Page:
Revival of traditional water harvesting structure by Vedanta Cairn

Nadi Restoration - Barmer Unnati Project – A community development initiative

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By Rusen Kumar

Since humans established permanent settlements and systems of agriculture, methods to develop water supplies and waste management for the successful maintenance and growth of societies have been apparent. Provincial rulers and chieftains, together with local craftsmen and villagers ingeniously set up tanks, ponds that served as traditional rainwater harvesting structures.

Nadi, a traditional and ancient practice of creating water harvesting structures in western Rajasthan is important to the region for drinking purposes as well as for livestock. Water excavated is to collect and mitigate the scarcity of drinking water in the lean period i.e. early spring through the summer months.

Rainwater collected in the Nadi from the runoff is available for periods of four months to a year after the rains, depending on the catchment characteristics, the amount of rainfall received and its intensity. It was built in the 1960s by the local villagers for drinking water to survive in the extreme climate of the Thar Desert region.

However, in due course of time, this Nadi got silted up and the water storage capacity was reduced to a large extent. This Nadi had practically dried up before the summer of 2015 as there was a drought-like situation during 2014.

The local Gram Panchayat representatives approached the CAIRN CSR representative of the Barmer Unnati project to restore Bhap Nadi, a traditional water storage tank in the village. Barmer Unnati is a Local Economic Development project being supported by CAIRN India under its sustainability programme in Barmer district, Rajasthan.

In response to the request from the villagers, the technical team from the Techno Serve NGO project office at Barmer visited the site along with people from the local community.

During the feasibility study on the existing structure during December 2014, it was found that due to lack of maintenance, the structure had almost silted up, the embankment was ruined and unwanted trees and bushes had sprouted on the banks of the Nadi. The little water retained in the Nadi was muddy, black in colour and not even suitable for animals grazing in the vicinity.

Yet, people from the nearby villages were busy filling their tankers to store water for drinking purposes as the summer was fast approaching. In discussions with the community, it was found that about 5000 households from seven Gram Panchayats depend on this particular Nadi for drinking water throughout the year, as well as water for their livestock.

Considering the importance of Bhap Nadi, the Barmer Unnati team decided to take up renovation of this structure under the Barmer Unnati Project during 2015.

For the restoration of Bhap Nadi a community meeting was held on December 12, 2014 at the Nadi site with representatives from all nearby villages and members of the Gram Panchayat. A collective action plan was chalked out emphasizing upon community participation.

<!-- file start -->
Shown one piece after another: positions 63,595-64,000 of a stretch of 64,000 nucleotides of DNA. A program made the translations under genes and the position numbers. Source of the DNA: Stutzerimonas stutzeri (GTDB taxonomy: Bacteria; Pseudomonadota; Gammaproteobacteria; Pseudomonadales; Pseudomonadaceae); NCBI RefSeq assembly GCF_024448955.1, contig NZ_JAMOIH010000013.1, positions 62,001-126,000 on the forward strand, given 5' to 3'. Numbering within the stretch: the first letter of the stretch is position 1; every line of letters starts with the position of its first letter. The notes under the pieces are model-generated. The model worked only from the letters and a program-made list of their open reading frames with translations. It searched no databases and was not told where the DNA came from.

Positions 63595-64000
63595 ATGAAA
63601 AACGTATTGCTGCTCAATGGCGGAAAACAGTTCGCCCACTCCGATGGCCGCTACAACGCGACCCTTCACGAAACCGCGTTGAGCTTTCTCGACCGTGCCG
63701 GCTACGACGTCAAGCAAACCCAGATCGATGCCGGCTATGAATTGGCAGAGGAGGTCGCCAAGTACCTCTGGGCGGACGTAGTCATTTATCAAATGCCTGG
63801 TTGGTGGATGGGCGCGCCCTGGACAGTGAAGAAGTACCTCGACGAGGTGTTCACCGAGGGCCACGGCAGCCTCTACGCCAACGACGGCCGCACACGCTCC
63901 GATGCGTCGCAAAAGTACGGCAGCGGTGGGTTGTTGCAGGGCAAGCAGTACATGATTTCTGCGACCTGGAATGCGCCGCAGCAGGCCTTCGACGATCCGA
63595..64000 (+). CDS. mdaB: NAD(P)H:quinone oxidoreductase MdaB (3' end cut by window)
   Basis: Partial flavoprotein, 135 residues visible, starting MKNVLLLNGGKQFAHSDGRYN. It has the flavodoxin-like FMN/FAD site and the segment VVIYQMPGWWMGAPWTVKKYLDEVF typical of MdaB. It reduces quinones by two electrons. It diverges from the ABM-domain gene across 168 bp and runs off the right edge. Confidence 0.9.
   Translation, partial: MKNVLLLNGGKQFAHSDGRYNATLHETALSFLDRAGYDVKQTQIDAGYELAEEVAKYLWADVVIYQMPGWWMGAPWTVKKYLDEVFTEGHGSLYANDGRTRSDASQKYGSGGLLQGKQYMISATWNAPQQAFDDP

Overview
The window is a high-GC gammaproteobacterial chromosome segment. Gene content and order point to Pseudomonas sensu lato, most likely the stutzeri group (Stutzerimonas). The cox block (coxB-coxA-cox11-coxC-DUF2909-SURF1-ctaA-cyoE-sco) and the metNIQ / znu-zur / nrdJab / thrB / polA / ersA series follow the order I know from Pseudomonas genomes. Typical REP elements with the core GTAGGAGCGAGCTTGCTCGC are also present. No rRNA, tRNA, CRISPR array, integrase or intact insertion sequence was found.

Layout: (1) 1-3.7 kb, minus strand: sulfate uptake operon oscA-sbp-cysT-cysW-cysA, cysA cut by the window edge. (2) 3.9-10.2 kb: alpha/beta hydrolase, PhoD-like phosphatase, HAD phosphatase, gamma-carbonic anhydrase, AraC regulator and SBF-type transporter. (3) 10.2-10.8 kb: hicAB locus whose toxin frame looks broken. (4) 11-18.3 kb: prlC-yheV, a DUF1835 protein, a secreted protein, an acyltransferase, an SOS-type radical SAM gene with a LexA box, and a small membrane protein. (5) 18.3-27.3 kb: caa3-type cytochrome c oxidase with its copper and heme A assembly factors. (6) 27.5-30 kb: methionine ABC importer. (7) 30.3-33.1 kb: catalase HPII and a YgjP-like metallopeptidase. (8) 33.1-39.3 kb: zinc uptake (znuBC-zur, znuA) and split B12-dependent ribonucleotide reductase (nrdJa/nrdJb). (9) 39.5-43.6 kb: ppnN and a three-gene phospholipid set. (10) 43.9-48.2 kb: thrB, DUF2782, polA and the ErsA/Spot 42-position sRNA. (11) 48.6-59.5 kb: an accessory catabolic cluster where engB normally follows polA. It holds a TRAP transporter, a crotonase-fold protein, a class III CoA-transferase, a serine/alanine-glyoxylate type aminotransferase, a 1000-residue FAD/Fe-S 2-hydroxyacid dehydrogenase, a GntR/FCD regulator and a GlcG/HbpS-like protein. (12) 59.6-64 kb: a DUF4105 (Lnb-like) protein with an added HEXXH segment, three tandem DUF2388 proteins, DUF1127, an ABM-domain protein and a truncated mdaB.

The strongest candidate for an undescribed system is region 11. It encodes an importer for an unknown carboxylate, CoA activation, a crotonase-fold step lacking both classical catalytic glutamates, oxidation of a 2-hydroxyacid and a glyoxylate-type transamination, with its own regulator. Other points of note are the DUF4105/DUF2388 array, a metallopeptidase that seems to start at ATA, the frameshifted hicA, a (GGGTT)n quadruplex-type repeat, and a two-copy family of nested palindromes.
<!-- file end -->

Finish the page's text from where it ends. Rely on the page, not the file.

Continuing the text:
It was decided that the community would support bank cleaning, bush removal, dressing the embankment after earth filling both manually and by using machinery, which amounted to around 20% of the expenditure and the balance 80% funding would be provided by the Cairn Barmer Unnati project towards excavation and embankment formation using machines.

A Nadi development and management committee was formed with 25 representatives drawn from all the villages, to monitor and support the renovation work, and subsequently manage the future maintenance of the Nadi.

During February 2015, the renovation work started with the active participation of the community.

Though there was limited rainfall in the monsoon season of 2015, the Nadi was able to store the rainwater over a pond area of 6 hectares to an average depth of 3 metres and achieved an approximate volume of 180000 cubic metres (1800 lakh litres).

According to the villagers, this clean rainwater is sufficient for the drinking needs of about 5000 households and their domestic animals at least for the next two years, even if there is no rainfall over the two years. Currently, the nineteen villages in seven Gram Panchayats in the vicinity of the structure are secure with respect to drinking water.

The management committee is looking after the cleanliness and maintenance of the structure by imposing certain rules such as disallowing water to be taken by contractors for construction purpose, and no bathing and washing in the Nadi, every day around 1000 animals domestic and wild depend for drinking water on this Nadi.

The people around the Nadi structure have access to clean rainwater and save about Rs. 5000 to Rs. 10000 per household per year by not purchasing water from other sources. Bhap Nadi has once again proved its central role in the life of the local community with the assurance of supply water.

(Rusen Kumar is the editor at India CSR Network, the India’s CSR and Sustainability newswire. He can be reached at editor@indiacsr.in)
Rusen Kumar is the editor at India CSR Network, the India’s CSR and Sustainability newswire. He can be reached at editor@indiacsr.in

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